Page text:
|Current Community-Based Palliative Care Capacity and Resources to Bridge the Gap||Kathleen Kerr and Kate Meyers, MPP||Based off of the popular Palliative Care Access Project (PCAP) webinar series, this session digs deep into the thought-provoking report Up Close: A Field Guide to Community-Based Palliative Care in California published by the California HealthCare Foundation. Kathleen Kerr and Kate Meyers will examine the current capacity of community-based palliative care, and reveal next steps and resources to help providers start new, or strengthen existing, palliative care programs.|
|Eliminating Barriers to Palliative Care for Underserved Populations||Cardinale Smith, MD, MSCR||Racial and ethnic disparities in health care have been well documented, but little is known about disparities in access to and use of specialty palliative care. As the number of older adults wthin our nation’s minority populations continues to grow, many will have to deal with the challenges of serious illness. Learn how we can meet this population’s needs and ensure access to high-quality palliative care.|
|Public Policy & Palliative Care in California||Diana Dooley and Judy Thomas, JD||The state of public policy and palliative care in California.|
|Community-Based Palliative Care: A Natural Progression||Christine Ritchie, MD||We believe in the benefits of community-based palliative care, but how can we prove its worth to even the biggest skeptics? Learn how a community-based palliative care model can span both inpatient and outpatient settings, and reduce the use of healthcare resources.|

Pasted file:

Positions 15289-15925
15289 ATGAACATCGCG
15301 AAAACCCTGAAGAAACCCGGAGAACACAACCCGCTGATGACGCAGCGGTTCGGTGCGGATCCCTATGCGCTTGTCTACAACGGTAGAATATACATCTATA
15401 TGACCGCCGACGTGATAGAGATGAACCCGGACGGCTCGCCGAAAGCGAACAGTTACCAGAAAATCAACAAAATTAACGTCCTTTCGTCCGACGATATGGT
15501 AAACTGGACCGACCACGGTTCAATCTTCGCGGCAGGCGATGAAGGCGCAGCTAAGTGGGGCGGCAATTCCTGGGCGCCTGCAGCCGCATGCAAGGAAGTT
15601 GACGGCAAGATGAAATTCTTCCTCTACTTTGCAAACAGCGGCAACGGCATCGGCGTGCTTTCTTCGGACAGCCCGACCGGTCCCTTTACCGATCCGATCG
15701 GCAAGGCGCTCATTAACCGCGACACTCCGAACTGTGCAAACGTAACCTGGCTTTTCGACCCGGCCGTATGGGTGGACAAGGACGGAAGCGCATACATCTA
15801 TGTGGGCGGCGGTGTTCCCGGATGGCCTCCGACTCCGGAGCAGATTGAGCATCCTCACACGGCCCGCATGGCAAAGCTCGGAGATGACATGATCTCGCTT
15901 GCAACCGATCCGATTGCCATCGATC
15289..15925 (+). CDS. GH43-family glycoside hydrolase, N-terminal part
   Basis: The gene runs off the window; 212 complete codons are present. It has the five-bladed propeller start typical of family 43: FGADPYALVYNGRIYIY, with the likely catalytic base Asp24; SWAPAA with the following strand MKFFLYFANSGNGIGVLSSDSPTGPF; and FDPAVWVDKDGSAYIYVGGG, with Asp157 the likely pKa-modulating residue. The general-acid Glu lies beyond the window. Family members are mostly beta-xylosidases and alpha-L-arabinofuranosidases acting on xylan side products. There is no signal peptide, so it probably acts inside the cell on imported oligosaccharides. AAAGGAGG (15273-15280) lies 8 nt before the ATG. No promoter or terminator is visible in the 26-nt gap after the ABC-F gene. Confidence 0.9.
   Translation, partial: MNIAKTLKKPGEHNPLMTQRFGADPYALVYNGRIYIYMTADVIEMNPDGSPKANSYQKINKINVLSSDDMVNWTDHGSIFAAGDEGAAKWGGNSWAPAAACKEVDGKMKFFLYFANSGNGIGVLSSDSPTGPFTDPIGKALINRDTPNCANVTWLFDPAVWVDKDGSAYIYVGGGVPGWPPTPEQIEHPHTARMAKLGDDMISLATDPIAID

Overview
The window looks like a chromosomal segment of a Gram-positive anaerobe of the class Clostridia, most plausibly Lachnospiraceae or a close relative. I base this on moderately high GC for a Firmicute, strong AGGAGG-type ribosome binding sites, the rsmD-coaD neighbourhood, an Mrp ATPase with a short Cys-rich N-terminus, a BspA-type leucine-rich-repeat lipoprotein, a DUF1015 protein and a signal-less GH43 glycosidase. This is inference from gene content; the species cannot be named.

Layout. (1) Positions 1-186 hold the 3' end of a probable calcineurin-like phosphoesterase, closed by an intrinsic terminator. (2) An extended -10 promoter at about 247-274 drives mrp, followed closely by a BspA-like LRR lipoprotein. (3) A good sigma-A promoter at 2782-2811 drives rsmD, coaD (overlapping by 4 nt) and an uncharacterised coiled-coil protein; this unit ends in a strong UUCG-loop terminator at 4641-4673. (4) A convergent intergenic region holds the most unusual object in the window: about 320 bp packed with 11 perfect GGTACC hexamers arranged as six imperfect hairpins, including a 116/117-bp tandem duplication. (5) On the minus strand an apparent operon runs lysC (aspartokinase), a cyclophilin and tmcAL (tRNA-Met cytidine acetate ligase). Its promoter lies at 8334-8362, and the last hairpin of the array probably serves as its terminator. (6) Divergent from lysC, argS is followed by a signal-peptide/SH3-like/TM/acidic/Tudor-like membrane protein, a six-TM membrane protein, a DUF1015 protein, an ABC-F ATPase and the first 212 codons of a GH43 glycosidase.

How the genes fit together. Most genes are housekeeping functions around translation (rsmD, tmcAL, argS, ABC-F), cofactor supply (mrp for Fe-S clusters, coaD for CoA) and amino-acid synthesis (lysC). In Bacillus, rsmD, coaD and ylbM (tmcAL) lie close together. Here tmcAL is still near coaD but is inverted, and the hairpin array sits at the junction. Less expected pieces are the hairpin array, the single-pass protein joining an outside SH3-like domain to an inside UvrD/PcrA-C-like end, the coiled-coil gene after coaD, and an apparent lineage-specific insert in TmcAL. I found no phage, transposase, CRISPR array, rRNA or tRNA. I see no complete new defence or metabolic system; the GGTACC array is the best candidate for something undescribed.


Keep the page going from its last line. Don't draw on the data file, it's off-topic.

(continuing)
|Communication, Dying & Dementia: Can We Talk?||Carol Pickard||Communication is a crucial part of providing comfort for one who is dying. But what if the individual who is dying is demented? There are specific ways to communicate during each stage of dementia. Learn how to communicate more effectively and to comfort those who have dementia.|
|When Your Dying Patient is a Substance Abuser: Currently or Historically||G. Jay Westbrook, MS, RN||Dying patients who are historical substance abusers are often resistant to taking opiates, fearing they may lose their sobriety. Current abusers may lie to get more. This session offers an exploration of substance abuse and problems associated with current and historical substance abuse in hospice/palliative care patients, including veterans and incarcerated patients. Learn meaningful interventions for these problems as well as ways that palliative care teams can use their encounters with these patients to help them overcome feelings of judgment and contempt.|
|My Gift of Grace: A Research-Based Approach to Effective & Engaging End-of-Life Conversations||Rob Peagler, Nick Jehlen, Georgia Guthrie and Jethro Heiko||End-of-life conversations have the potential to be some of the most meaningful interactions we have with our loved ones, yet they can easily be derailed by tension and fear. Learn a values-based Advance Care Planning approach using the latest communications research and My Gift of Grace, an award-winning end-of-life conversation game.|
|Health Plan Innovations: Integrating Palliative Care into Care Management||Rebecca Schupp, William Henning, MD, George Fields, MD||Thanks to Senate Bill 1004, palliative care can now be offered alongside curative care in counties where the Coordinated Care Initiative is being implemented for dually-eligible Medicare and Medi-Cal consumers. For both the Inland Empire Health Plan and CareMore, palliative care is not a separate program, but an integral part of their care management. This session looks at changing the delivery system within Medi-Cal, and how palliative care fits into the continuum of the medical model.|
|Bringing It All Together: Integrating the Summit into Your Day-to-Day Work||Shirley Otis-Green, MSW, LCSW, ACSW, OSW-C||How to take what you learned from the Summit and integrate it back into your work.|